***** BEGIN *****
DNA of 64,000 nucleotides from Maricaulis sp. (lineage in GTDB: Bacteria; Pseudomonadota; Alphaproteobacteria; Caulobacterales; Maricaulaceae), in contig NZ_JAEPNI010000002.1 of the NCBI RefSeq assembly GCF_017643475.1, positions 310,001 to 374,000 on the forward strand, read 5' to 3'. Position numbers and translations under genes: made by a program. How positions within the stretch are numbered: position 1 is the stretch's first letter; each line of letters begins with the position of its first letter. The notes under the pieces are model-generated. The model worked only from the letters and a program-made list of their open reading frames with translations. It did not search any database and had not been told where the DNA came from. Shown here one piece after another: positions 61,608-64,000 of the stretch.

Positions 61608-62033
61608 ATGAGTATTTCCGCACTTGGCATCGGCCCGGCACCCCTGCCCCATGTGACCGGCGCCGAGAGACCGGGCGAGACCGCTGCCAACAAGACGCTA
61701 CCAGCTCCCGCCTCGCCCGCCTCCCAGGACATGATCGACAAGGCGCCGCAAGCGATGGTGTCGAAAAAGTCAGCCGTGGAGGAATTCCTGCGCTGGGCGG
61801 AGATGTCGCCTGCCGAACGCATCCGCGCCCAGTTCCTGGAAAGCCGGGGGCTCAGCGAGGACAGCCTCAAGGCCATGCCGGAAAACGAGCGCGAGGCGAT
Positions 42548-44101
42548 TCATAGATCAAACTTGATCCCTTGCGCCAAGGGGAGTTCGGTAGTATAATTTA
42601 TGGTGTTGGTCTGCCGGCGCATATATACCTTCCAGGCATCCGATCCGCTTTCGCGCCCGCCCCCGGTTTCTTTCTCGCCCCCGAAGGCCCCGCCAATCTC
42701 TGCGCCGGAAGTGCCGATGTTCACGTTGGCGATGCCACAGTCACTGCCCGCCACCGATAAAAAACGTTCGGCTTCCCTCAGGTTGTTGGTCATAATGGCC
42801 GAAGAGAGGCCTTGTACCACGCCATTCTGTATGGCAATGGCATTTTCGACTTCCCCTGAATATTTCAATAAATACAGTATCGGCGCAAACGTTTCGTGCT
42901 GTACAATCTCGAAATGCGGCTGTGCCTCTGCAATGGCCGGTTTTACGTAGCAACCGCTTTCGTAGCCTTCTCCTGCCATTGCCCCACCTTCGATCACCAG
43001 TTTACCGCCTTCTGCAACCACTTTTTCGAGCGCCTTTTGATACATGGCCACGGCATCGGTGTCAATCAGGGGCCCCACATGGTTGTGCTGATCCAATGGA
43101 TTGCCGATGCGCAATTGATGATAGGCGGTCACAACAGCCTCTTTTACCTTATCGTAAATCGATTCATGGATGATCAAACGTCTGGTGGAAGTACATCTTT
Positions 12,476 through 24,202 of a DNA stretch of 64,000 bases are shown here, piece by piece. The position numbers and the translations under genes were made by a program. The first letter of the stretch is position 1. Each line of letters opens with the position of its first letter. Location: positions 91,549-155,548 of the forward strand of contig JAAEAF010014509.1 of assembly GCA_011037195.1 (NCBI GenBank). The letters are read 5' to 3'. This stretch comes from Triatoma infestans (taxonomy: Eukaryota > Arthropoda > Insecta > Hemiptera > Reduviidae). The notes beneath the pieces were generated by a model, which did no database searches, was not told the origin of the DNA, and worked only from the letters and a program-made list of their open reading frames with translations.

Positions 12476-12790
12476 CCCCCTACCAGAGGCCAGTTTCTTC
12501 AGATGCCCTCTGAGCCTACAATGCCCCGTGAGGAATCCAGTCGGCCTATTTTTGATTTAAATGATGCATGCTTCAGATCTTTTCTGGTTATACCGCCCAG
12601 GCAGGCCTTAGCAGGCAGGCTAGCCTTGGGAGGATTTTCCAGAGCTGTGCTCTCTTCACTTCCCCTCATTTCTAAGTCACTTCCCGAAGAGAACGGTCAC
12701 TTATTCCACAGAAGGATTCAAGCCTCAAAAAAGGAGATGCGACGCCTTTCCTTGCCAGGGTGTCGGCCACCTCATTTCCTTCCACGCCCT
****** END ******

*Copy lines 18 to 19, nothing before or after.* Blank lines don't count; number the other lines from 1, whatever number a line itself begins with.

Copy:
12601 GCAGGCCTTAGCAGGCAGGCTAGCCTTGGGAGGATTTTCCAGAGCTGTGCTCTCTTCACTTCCCCTCATTTCTAAGTCACTTCCCGAAGAGAACGGTCAC
12701 TTATTCCACAGAAGGATTCAAGCCTCAAAAAAGGAGATGCGACGCCTTTCCTTGCCAGGGTGTCGGCCACCTCATTTCCTTCCACGCCCT